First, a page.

At least in my situation 99.99999% of the website my users need to go to work fine in IE6. They shouldn't be surfing the web other then the sites they need to do to do their job.

Also, I do not want to hold classes continuously to show them what should be opened up in which browser and field Questions about the differences between FF as well as IE. I will however work on transitioning these users to one browser (IE7) that will be supported by he majority of applications (IE: Oracle, Citrix, etc).

I also have not seen FF installed on any enterprise users install (other then on IT Systems) in any business I have been in. I would however agree that other then IE FF would be the best alternative "Enterprise" browser.

(Frank said @ #5.2)

At least in my situation 99.99999% of the website my users need to go to work fine in IE6. They shouldn't be surfing the web other then the sites they need to do to do their job.

Also, I do not want to hold classes continuously to show them what should be opened up in which browser and field Questions about the differences between FF as well as IE. I will however work on transitioning these users to one browser (IE7) that will be supported by he majority of applications (IE: Oracle, Citrix, etc).

I also have not seen FF installed on any enterprise users install (other then on IT Systems) in any business I have been in. I would however agree that other then IE FF would be the best alternative "Enterprise" browser.

I can see your point - why install it if the users don't need it and it is just more work for you to support it if it breaks.

But I don't agree with the point of having to train users which one to use, or getting IE vs. FF questions...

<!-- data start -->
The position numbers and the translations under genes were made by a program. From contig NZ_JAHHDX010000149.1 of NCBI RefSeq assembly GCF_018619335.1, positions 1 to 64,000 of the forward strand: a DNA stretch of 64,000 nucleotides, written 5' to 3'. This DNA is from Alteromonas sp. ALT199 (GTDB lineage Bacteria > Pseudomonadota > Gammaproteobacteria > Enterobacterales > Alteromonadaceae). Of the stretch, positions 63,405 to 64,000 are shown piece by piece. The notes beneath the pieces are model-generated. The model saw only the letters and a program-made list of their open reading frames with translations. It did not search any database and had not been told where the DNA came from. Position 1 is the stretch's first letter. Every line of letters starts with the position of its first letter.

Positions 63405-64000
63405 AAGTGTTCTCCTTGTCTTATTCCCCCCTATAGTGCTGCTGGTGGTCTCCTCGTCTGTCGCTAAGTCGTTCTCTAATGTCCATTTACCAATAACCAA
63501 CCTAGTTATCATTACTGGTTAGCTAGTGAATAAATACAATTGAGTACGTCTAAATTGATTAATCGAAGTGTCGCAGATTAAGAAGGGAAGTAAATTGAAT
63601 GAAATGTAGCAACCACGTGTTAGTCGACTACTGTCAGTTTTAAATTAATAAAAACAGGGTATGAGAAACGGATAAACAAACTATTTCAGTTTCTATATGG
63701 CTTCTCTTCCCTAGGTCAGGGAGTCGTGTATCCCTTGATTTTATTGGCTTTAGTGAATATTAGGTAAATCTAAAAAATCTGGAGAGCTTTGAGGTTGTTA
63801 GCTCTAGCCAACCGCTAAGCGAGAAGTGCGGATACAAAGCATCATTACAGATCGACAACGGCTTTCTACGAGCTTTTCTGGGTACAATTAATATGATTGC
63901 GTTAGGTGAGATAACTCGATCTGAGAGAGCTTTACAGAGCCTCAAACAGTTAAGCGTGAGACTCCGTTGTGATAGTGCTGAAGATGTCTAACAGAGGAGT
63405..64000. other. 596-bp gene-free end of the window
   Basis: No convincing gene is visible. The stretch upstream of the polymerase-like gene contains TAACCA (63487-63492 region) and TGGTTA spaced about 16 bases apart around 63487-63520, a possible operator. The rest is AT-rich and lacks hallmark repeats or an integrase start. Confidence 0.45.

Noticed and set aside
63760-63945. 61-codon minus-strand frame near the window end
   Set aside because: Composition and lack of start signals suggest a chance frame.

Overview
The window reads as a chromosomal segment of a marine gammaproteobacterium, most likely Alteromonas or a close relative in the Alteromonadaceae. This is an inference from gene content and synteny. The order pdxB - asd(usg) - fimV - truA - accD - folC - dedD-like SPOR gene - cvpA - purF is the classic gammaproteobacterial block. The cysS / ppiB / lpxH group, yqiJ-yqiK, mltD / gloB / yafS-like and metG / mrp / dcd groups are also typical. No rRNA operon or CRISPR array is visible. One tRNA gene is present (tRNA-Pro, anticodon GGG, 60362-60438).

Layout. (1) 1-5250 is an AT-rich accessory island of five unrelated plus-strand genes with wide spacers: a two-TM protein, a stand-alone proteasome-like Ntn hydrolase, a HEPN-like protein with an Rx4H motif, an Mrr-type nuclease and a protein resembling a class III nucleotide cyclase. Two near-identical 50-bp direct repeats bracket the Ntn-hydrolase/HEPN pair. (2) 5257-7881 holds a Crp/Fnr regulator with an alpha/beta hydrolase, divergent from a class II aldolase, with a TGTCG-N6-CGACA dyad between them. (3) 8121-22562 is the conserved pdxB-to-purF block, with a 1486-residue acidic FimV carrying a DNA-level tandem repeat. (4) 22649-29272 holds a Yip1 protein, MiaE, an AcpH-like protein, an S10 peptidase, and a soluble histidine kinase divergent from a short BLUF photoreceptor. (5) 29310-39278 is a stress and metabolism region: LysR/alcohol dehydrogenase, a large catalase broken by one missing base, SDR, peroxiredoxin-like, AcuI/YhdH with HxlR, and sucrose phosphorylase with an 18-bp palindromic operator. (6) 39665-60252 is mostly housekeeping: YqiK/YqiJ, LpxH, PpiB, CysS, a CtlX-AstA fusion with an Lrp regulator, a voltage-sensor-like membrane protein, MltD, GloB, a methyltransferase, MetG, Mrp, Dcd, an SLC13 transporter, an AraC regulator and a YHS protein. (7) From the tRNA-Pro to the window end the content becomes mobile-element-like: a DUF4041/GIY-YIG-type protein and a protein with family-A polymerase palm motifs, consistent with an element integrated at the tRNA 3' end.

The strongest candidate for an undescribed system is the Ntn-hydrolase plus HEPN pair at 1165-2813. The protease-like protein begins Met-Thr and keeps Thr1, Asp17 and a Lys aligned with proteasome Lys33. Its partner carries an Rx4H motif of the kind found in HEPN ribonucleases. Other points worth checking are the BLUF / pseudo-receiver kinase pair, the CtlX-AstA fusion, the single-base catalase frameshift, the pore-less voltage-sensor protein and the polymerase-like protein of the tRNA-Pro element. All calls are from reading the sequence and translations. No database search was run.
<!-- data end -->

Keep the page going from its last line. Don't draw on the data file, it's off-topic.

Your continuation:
Lets say that there was a business need for Firefox, for exaple: IE6 SP1 on Windows 2000 didn't work with a business app whereas Firefox did, or another example is that the management would like to allow users to browse the web so long as it doesn't interfere with their work.

For the users who don't know what Firefox is and are unaffected by this need, it is just an extra icon which they won't even use. For users who need it for a business application, an extra shortcut can be made to open it up in Firefox without requiring knowledge of what Firefox actually is. If an employee wants to browse the web, they probably wouldn't use Firefox unless they already knew what it was, so they don't need to be trained how to use it.

If any questions did arise about the use of IE6/Firefox from a user eg: "SuperPantsXYZWebsite.com is not working because it says IE6 is not supported", then it goes back to being not your problem - it's not up to you to support the internet - why should to help them with something that is not work related; but at least the ability is there just in case they did actually need to use it.